(In French and in English)
Le Conseil de sécurité s’est réuni pour faire le point sur la situation au Mali. C’est une opération difficile. La première réaction a été de constater que le Mali a réussi à retrouver le chemin de la normalité constitutionnelle. Nous avons eu des élections présidentielles et des élections législatives, à la fois crédibles et pacifiques. Donc le Mali est de nouveau sur ses jambes. C’est un vrai succès.
Deuxièmement, la MINUSMA est en train de se déployer dans l’ensemble du pays. Le rythme du déploiement est peut-être un peu lent. Nous l’avons dit au Secrétariat. Vous aurez peut-être l’occasion d’en parler avec le Représentant spécial, M. Koenders. M. Koenders a reconnu qu’il y avait une certaine lenteur dans le déploiement mais que les contingents arrivaient. Par exemple, en ce moment arrive le contingent chinois sur place. C’est très significatif qu’un pays comme la Chine s’engage dans cette opération de maintien de la paix.
Troisième point, c’est maintenant le problème de la réconciliation politique, la réconciliation notamment entre l’ensemble des communautés du nord et le gouvernement central. Nous avons eu un long échange avec M. Koenders. Il y a à l’heure actuelle un certain blocage de la négociation, sans doute dû à la période électorale que vient de vivre le Mali. Nous avons en même temps entendu l’engagement très fort du représentant permanent du Mali d’une volonté de réconciliation de Bamako. Pour le moment les pourparlers marquent le pas. Nous espérons qu’ils reprendront le plus rapidement possible.
Si le Conseil de sécurité se rend sur place, ce sera également l’occasion de transmettre le même message.
Today, we had a meeting with the Special Representative of the Secretary-General on Mali. So far, so good. We have succeeded in a few months. The Malians succeeded in organizing presidential and general elections, which are credible and peaceful. This means that Mali is back to a stable constitutional order.
On the deployment of the MINUSMA, it is a little bit slow. But we have received assurances that the MINUSMA will be able to ensure the security in Mali after the French forces decrease their personel to the level of 1,000 next summer.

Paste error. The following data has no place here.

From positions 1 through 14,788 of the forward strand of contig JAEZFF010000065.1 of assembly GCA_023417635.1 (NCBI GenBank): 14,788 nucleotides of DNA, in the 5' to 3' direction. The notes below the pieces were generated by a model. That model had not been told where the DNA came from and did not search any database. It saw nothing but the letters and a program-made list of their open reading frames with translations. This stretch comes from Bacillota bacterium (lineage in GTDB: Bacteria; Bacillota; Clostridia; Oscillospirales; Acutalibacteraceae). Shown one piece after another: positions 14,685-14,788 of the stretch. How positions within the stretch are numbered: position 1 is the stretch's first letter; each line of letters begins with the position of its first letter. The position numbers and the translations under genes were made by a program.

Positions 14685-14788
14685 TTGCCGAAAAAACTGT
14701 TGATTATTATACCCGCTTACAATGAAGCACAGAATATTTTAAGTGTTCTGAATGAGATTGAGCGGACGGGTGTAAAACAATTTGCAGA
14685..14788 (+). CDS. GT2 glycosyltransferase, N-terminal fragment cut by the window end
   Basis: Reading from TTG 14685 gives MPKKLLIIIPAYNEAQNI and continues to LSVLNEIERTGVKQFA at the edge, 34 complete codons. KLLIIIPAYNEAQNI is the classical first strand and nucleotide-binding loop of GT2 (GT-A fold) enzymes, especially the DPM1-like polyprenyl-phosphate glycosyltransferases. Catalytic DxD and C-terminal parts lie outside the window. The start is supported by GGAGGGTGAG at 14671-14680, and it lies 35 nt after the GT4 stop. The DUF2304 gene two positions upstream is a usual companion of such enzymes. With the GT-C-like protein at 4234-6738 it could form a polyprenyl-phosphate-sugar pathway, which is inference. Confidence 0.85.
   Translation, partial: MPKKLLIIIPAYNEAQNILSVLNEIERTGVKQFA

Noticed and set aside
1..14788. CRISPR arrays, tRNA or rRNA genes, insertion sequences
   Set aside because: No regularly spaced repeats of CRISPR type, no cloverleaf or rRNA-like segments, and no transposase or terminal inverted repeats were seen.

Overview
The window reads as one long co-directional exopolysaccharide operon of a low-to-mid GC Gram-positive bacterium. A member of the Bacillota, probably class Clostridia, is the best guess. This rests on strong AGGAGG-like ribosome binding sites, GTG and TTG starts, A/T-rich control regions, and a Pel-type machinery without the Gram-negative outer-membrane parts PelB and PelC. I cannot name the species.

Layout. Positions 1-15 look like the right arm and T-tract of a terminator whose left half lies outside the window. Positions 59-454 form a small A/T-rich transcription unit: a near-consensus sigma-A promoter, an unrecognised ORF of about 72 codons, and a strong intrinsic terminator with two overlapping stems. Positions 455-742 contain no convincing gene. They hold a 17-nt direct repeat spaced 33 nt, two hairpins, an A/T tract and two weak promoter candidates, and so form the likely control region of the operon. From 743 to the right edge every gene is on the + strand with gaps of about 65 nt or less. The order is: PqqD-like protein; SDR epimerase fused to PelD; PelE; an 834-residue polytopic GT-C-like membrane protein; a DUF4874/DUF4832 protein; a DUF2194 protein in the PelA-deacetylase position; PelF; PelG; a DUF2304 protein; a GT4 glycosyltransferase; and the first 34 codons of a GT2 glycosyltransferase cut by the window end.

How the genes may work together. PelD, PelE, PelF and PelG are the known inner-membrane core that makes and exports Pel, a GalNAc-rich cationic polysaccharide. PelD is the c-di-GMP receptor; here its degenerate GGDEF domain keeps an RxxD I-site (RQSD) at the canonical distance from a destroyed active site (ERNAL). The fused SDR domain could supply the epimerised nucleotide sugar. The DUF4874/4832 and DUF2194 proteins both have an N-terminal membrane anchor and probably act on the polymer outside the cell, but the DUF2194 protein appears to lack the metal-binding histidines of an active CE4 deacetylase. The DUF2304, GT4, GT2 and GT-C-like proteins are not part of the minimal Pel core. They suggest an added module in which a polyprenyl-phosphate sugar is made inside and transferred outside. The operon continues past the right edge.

The main issue now is the political reconciliation. We heard the commitment of the Malian authorities to do it. But for the moment there is a blockage on the ground. So we hope that all the parties will go back to negotiation. When I say “negotiation”, it is clear that it is to the Malian government to decide the modalities of the negotiation. But at the end of the day we know that there will not be any peaceful Mali without reconciliation between the government of Bamako and all the parties in the North, and in the North we do not only have the Tuareg.
Q : Est-ce que la lenteur du déploiement des forces de la MINUSMA pose problème pour le retrait des forces françaises ?
Non, je ne pense pas. Comme il a été indiqué par le Président de la République, nous allons progressivement atteindre, à l’été sans doute, le chiffre d’un millier d’hommes. Le retour à cet effectif se fera de manière pragmatique en tenant compte de la situation sur le terrain. Et nous l’avons fait également en ayant à l’esprit le déploiement de la MINUSMA. Nous tenons compte de cette lenteur du déploiement de la MINUSMA.
Q : On Syria, the Foreign Minister of Syria sent a letter to the Secretary-general this morning on Geneva II. In this letter he said “we do not agree on certain points mentioned in the letter”, meaning the Secretary-General’s invitation. Are you concerned that the Syrian Government will go to Geneva II without having accepted the terms the Secretary-General sent out for the basis of the negotiations.
It is to the Secretary-General to answer your question because Mr. Brahimi, the Special envoy, is in charge of organizing the meeting. But there is a general strong agreement that Geneva II will have to be organized on the basis of Geneva I. That is something everybody agrees on, including Russia and China. And in Geneva I, it is clearly said that the objective is to set a transitional authority will full executive power. So that is the basis of Geneva II and all the parties, whatever they say, by going to Geneva II, will accept the goals set by the declaration of Geneva I. That is the understanding of all the P5 members and also of Mr. Brahimi.
Q: Back to Mali, given the expected withdrawal of the French troops, you said that the MINUSMA has the capacity to provide security in Mali. On what do you base that, given that it has only half of its expected strength?
France came to Mali one year ago in very difficult circumstances. We took human and political risks. We have invested a lot. We are not going to run away from Mali. It is very clear. As I said, the decrease of our contingent is taking into account the tempo of the deployment of the MINUSMA. The fact is that we consider that this tempo is a bit slow. So there was a discussion. Mr. Bert Koenders will answer your questions if he has the time. Bert Koenders said that he is aware of the problem. There are commitments. But he just said that between the moment a country commits a contingent and the moment the contingent is arriving on the ground it takes 3,4,5 months. For the moment I think he has enough commitments to have a full-fledged force. But again, it takes time.